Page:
Election Day Voting Information
From Comal County:
“It’s Election Day! Polls open at 7 a.m. and close at 7 p.m. The last person in line at 7 p.m. will be the last person allowed to vote.
What do you need to know if you plan to vote today?
1) WHERE TO VOTE: If you voted in the March 1 primary, go to the same place, unless you live in the following six precincts: 203, 204, 206, 302, 403, 406. The maps attached to this post show the new polling places in those precincts. To see where you should go vote, visit www.votecomal.com for a list of precincts and polling places.
2) WHAT TO BRING: If you have a state-approved photo ID (driver’s license, passport, etc.), bring it. If you do not have one, you can bring an alternate (voter registration card or current utility bill among them), sign an affidavit affirming you do not own an approved photo ID, and vote as normal.
You can also bring a filled-out sample ballot to remind you how you plan to vote. Sample ballots customized by precinct that can be filled out online and printed are also available at www.votecomal.com.
3) WHAT NOT TO DO: State law prohibits the following within 100 feet of a polling place: Firearms; electioneering of any kind, including clothing that advocates for a candidate; and the use of electronic recording devices, including cameras and cellphones.
Election results will be posted at www.votecomal.com throughout the evening, beginning with early votes, which will be tabulated as soon as polls close at 7 p.m.”
Election Day for the 2016 general election is Tuesday.
Polls in Comal County will be open from 7 a.m. to 7 p.m. The last person in line at 7 p.m. will be the last person allowed to vote.
“We expect a busy day at the polls because of the high interest in this election,” said Elections Coordinator Cynthia Jaqua. “We’re grateful for everyone’s patience as they make their voice heard this Tuesday.”
Unlike with early voting, voters must cast their ballots at the polling place assigned to their voting precinct. To find your precinct number or polling place, or to see a sample ballot customized to your precinct, visit the Elections Office website at votecomal.com.
Six polling places have changed locations since the March 1 primary:
- Precinct 203 will vote at Christ Our King Anglican Church, 115 Kings Way, off FM 1863, New Braunfels.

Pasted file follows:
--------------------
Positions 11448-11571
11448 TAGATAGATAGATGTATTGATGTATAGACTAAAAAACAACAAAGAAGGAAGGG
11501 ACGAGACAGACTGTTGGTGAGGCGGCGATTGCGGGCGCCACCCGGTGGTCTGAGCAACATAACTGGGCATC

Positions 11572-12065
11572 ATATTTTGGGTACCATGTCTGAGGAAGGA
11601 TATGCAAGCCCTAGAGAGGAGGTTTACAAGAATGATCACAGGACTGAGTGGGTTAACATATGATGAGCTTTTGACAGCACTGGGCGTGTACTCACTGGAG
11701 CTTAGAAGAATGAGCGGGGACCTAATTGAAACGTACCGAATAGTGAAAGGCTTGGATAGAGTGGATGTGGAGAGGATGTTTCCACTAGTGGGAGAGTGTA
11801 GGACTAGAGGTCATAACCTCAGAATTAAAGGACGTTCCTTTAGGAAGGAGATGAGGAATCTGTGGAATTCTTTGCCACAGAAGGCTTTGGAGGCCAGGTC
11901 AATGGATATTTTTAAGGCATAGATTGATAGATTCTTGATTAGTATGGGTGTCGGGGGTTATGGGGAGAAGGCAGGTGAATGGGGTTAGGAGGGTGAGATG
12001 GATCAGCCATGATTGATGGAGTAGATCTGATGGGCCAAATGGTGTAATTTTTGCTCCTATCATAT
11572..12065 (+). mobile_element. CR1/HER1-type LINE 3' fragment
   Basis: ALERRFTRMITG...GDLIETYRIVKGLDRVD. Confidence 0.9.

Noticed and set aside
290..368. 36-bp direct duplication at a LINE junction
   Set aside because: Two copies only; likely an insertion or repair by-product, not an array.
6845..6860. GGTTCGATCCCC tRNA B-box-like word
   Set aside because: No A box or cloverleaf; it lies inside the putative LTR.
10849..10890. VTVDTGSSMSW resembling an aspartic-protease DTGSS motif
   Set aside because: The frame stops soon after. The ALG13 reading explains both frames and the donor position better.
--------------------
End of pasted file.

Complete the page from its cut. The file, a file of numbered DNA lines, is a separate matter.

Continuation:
- Precinct 204 will vote at the Comal County Bulverde Annex, 30470 Cougar Bend.
- Precinct 206 will vote at Bulverde Spring Branch Fire & EMS Station 3, 30475 Johnson Way.
- Precinct 302 will vote at the Comal County Courthouse, 100 Main Plaza, New Braunfels.
- Precinct 403 will vote at North Shore United Methodist Church, 23880 N. Cranes Mill Road, Canyon Lake.
- Precinct 406 will vote at Christ Presbyterian Church, 1620 E. Common St., New Braunfels.
Maps of the new polling places are available at the Elections Office website.
Voters are reminded that state law prohibits the following within 100 feet of a polling place:
- Electioneering, including clothing that advocates for a candidate
- Using electronic devices, including cell phones, to take photos or record audio or video
Voters who have a valid photo ID must bring it to vote. Those who do not have one can bring an alternate form of identification and sign an affidavit affirming they do not own a state-approved photo ID before casting a ballot. A list of accepted alternate identifications is available at sos.state.tx.us/about/newsreleases/2016/092116.shtml.
Election results will be posted periodically on the Comal County Elections Office website after the polls close. Early votes will be tabulated as soon as polls have closed.
In all, 92,389 people are registered to vote in Tuesday’s election. As of Thursday, 45,278 (49 percent) have voted early by mail-in ballot or during the two-week in-person period that ends Friday. In the 2012 election, 51,874 people voted, a turnout rate of 66 percent.
Along with the race for U.S. president, contested races on local ballots include the Comal County sheriff, representatives for U.S. House Districts 21 and 35, a seat on the Texas Railroad Commission, three places on the state Court of Criminal Appeals, three places on the Texas Supreme Court, and District 5 representative to the State Board of Education.